When Venus Williams and Kim Clijsters battle each other, there is always no stopping their willpower, especially on hard court. And there is not greater stage of concrete than the Arthur Ashe Stadium.
Arthur Ashe has the "it" factor, if it can be said of a non-living object. The fans are always hungry for some real tennis, and the match up pitting Venus Williams against Kim Clijsters will counter the people's appetites.
We have seen our fair share of dramatic matches, Verdasco, Clijsters, and Wawrinka, to name a few. But the monotonous demolitions of players have piled up, with spectators drooping to sleep and texting their friends.
All of the tedious matches will come to an end on the women's side though, and prepare for the Battle of Wills.
Kim Clijsters is the defending champion here. In fact, Clijsters has reached the semifinals at Queens the last four times she has played under the lights of New York, including this year.
And what makes it ominous for the elder Williams, and gives some more hope to Clijsters, is the fact that Clijsters defeated Williams en route to her two Grand Slams at Flushing Meadows.
But those two matches weren't pounding victories delivered by Clijsters, but three-set tussles with unceasing drama.
The first the time the two played at the US Open was in 2001, in the quarterfinals. Williams demolished the then up-and-coming Clijsters 6-3, 6-1. In 2005, the two face each other again in the quarterfinals.
Venus Williams obviously had the home crowd, but the ever-amiable Clijsters had her share of supporters and cheers. Clijsters came back from down 6-4, 4-2, to complete the dramatic comeback 4-6, 7-5, 6-1.
Then last year, Clijsters claimed another victory of the lanky Williams with a see saw, momentum swinging, 6-0, 0-6, 6-4 match.
Venus Williams, the 30-year-old veteran, has had her successes against Clijsters, but never in front of the crowd of her home grand slam.
Will Venus Williams be a third time lucky? The history of her past matches is not swinging in Williams's favor. At one point in their careers, Venus Williams was leading the pair's head to head 6-2.
Ever since, Clijsters has caught on, winning 4 straight matches to even the rivalry 6 apiece, including a lopsided victory, allowing Williams only three games the entire match.
There is no reason, however, that Williams cannot come into the match with high expectations. After all, her last name is Williams. A Williams never gives up.
The 6-foot-1 Williams has the backing of majority of the crowd, but the main focus point is her serve and groundstrokes, especially her flat forehand.
Venus Williams may be able to deliver a serve up to 130 mph, but that does not prevent her from hitting 9 double faults in a match.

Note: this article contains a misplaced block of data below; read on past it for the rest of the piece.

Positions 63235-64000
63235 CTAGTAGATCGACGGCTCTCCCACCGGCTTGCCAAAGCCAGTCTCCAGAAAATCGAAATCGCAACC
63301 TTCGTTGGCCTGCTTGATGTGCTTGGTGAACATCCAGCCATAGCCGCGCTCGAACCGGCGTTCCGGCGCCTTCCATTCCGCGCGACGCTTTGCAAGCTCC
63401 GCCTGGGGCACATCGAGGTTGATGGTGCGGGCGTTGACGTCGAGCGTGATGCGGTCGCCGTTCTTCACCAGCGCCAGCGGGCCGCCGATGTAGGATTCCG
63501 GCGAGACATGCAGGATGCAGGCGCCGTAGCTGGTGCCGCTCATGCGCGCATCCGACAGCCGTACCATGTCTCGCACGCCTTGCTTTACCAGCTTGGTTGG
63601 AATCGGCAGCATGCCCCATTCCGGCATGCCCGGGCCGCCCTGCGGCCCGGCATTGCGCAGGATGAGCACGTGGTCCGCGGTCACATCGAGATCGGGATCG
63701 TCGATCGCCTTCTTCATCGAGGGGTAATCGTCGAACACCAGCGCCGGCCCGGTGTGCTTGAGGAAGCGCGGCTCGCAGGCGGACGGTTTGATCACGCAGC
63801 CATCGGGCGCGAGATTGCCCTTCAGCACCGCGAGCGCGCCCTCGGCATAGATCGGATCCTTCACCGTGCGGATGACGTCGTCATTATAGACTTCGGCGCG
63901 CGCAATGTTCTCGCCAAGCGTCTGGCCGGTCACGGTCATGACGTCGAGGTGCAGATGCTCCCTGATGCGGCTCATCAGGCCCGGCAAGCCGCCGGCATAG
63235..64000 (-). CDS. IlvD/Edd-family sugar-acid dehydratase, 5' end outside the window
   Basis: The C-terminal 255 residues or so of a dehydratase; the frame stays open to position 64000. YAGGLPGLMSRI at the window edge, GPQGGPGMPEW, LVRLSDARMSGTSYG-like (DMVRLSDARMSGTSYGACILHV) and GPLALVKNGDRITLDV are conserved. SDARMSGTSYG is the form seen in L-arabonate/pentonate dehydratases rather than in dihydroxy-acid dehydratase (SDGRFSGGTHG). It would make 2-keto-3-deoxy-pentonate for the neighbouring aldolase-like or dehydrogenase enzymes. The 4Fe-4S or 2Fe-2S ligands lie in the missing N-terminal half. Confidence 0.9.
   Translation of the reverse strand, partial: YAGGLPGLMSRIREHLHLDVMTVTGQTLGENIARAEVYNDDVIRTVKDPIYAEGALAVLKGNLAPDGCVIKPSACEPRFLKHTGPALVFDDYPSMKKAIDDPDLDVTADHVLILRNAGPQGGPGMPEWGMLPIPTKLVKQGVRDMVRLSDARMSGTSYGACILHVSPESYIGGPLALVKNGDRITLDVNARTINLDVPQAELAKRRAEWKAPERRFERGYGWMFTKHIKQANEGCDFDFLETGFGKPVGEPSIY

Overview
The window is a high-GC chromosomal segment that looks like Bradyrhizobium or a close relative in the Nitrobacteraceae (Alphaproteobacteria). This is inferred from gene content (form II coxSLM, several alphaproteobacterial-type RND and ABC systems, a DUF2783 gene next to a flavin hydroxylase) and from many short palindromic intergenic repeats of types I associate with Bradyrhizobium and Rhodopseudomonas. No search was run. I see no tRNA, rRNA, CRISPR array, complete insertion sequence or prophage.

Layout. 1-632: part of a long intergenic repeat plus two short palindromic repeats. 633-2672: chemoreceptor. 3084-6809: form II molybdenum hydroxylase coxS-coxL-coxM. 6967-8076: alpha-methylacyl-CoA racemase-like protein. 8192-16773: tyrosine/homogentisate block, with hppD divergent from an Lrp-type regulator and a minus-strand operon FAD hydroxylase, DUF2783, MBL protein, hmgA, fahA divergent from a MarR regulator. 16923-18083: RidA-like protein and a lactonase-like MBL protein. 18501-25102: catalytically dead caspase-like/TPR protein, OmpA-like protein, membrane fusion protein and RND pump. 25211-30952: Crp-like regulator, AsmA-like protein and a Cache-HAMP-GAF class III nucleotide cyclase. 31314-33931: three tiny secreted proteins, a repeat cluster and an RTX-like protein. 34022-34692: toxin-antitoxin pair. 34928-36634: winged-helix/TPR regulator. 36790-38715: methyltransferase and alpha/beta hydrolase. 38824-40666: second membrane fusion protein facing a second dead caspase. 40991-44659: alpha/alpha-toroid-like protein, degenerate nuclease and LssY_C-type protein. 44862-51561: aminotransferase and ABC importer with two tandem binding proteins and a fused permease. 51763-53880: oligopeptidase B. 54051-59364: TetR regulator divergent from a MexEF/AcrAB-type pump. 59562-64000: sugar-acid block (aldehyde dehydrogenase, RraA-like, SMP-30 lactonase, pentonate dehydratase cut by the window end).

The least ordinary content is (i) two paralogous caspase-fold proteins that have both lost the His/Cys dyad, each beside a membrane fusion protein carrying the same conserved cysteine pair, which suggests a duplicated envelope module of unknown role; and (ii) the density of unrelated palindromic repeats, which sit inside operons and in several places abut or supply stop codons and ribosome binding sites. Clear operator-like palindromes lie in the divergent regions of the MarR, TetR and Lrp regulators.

In order for her to win against the incredibly fast Clijsters, Williams must have her serve one, and get most of her first serves into play. If Williams finds herself playing a second serve, she should try to go for accuracy more than brute force.
The second thing to watch out for is the forehand. Often times it is either on or off. Against Clijsters earlier in Miami this year, Williams was spraying forehand unforced errors all over the place. In order to win, Williams cannot allow that to happen.
Clijsters must-do's are similar to Williams'. Against the number 5 seeded Samantha Stosur in the quarterfinals, Clijsters committed a few too many errors against the Aussie, and double-faulted on too many occasions.
Although the experienced Clijsters was able to sneak out the win, Williams must be licking her chops after the uninspiring performance by Clijsters.
Another aspect of Clijsters' game that she needs to focus on is her speed. Kim Clijsters is as fast as any counter puncher, but power and amazing shot selection come with her game, too.
Even being a half-step slower will harm Clijsters. After all, how many people can compete with the power of Venus Williams?
Most everyone is expecting a tight match. That's just a 'yes' when the two tennis giants Venus Williams and Kim Clijsters collide.
Now all we have to wait for is the better player to step up her game. Whether we see Williams or Clijsters celebrating after the match, a "tough match" would be considered an understatement.
For me, the match is 50-50, as nothing separates these two titans. Will the defending champ prevail? Or will Venus Williams end Kim Clijsters' 19-match winning streak at the US Open?
Alas, we have only (only?) one day to be able to watch the Battle of Wills, whether online or in person. Just one thing to know: nothing and no one will be able to stop Venus Williams and Kim Clijsters, except, of course, themselves.